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This Just In: Howry better than Millwood

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The Elias Sports Bureau has released the annual player rankings for 2004-2005. Bob Wickman and Bob Howry are listed as Type A players, and Kevin Millwood only rates as Type B. Scott Elarton is a Type C. These rankings will be used to determine draft pick compensation for teams losing free agents this offseason. The formula takes into account both quality of play and playing time but is almost comically inaccurate by modern standards. It was first introduced in 1981 and is stipulated by the players union's labor contract with MLB. These rankings are based on combined stats from the 2004 and 2005 seasons.

Type A players rank in the top 30 percent, and Type B players rank in the next 20 percent. Both Type A and Type B free agents net their former team either a low first-round pick or a high second-round pick, at best, which is surrendered by the player's new team. Type A free agents also net their former team a supplemental pick after the first round, somewhere around the 38th overall pick. Type C free agents represent the next 10 percent of players, or what my Grandpa would have called "the upper fifth of the lower half." Type C players net their former teams a supplemental pick after the second round, usually around 80th overall. There is no compensation for losing players outside the top 60 percent.

A complete list of Type A players is here, but a complete list of Type B and Type C players is not yet available online. Noteworthy: Victor Martinez is the top catcher, Ron Belliard ranks #10 among second and third basemen and shortstops, and Jake Westbrook is the #8 starting pitcher. Six members of our 2005 bullpen make the Type A list, although Sauerbeck, Rhodes and Cabrera do not. None of this matters one bit.

Yeah? So?

The big news here is that Kevin Millwood is merely a Type B, as his mediocre performance and relatively few innings in 2004 dragged down his stellar 2005. This changes nothing for other teams, who will still lose their top pick to sign him, but it does give the Indians less to gain by letting him go.

For the team doing the signing, there is no difference between Type A and Type B. But for the team letting a player go, there's a big difference, as the Type A supplemental pick will sometimes be almost as high, or even higher, than the pick surrendered by the signing team. That was the case with Omar Vizquel last offseason, as the Giants signed two more Type A free agents ranked higher than Vizquel (Armando Benitez and Mike Matheny), which dropped the Indians' "main" compensation pick from 22nd to 103rd. The supplemental pick, however, held steady at 33nd overall.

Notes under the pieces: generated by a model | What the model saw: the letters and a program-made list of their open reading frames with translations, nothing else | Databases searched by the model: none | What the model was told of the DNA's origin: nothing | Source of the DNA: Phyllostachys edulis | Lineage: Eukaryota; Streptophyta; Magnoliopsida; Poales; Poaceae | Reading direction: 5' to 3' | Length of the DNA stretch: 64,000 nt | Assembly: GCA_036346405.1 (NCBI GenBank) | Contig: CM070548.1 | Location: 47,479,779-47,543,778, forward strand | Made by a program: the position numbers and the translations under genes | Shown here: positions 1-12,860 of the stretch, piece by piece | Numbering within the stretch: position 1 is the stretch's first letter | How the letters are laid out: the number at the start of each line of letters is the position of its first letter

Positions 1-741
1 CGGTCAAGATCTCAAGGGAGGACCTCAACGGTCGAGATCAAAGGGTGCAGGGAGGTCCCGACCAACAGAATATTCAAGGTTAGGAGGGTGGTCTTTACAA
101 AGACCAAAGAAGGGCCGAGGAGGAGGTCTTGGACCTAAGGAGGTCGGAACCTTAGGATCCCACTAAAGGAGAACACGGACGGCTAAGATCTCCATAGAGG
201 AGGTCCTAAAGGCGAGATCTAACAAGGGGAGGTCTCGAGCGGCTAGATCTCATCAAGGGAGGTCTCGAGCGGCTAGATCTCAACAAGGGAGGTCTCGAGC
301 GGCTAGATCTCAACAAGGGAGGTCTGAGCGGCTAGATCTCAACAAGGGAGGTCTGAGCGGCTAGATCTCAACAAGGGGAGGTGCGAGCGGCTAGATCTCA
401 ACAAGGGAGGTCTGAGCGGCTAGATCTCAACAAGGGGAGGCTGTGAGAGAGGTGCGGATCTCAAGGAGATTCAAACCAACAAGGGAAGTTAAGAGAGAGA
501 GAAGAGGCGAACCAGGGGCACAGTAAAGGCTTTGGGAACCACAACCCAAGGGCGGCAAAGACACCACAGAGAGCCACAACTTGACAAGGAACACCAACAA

In order to receive draft pick compensation, the team has to have offered its departing player arbitration. (Of course, this becomes a no-brainer if another team has already signed the player.) I see no reason why the Indians would not offer arbitration to Millwood, Wickman, Howry or Elarton. None of them has much incentive to accept the offer, and the Indians wouldn't mind too terribly much if one of them did. Bob Wickman, with his constant retirement talk and occasional loyalty talk, seems the likeliest to go that route, although still not likely.

As Type A free agents, both Wickman and Bobby Howry become somewhat less likely to be re-signed by the Indians. Four high draft picks are hard to walk away from, just for the privilege of overpaying two aging relievers with low strikeout rates, coming off career-low ERAs. The compensation system actually encourages more movement among Type A free agents. Even if your team wants to spend money on a closer, and has a good one as a free agent, the team is still better off signing someone else's closer for the right price.

For example, if the Indians sign Bob Wickman and the Yankees re-sign Tom Gordon, then the draft order is untouched. But let's say the Indians sign Tom Gordon and the Yankees sign Bob Wickman. In that case, the Indians and Yankees would swap their top draft picks, and both teams would also get a high supplemental pick. You're better off signing someone else's top free agents rather than your own. Boston exploited this hole in the system (and others) quite brilliantly last offseason, signing three key free agents while letting another three walk, netting a big bag of extra draft picks in the bargain. With the farm system starting to look a little thinner lately, the Indians could do a lot worse than to follow that strategy.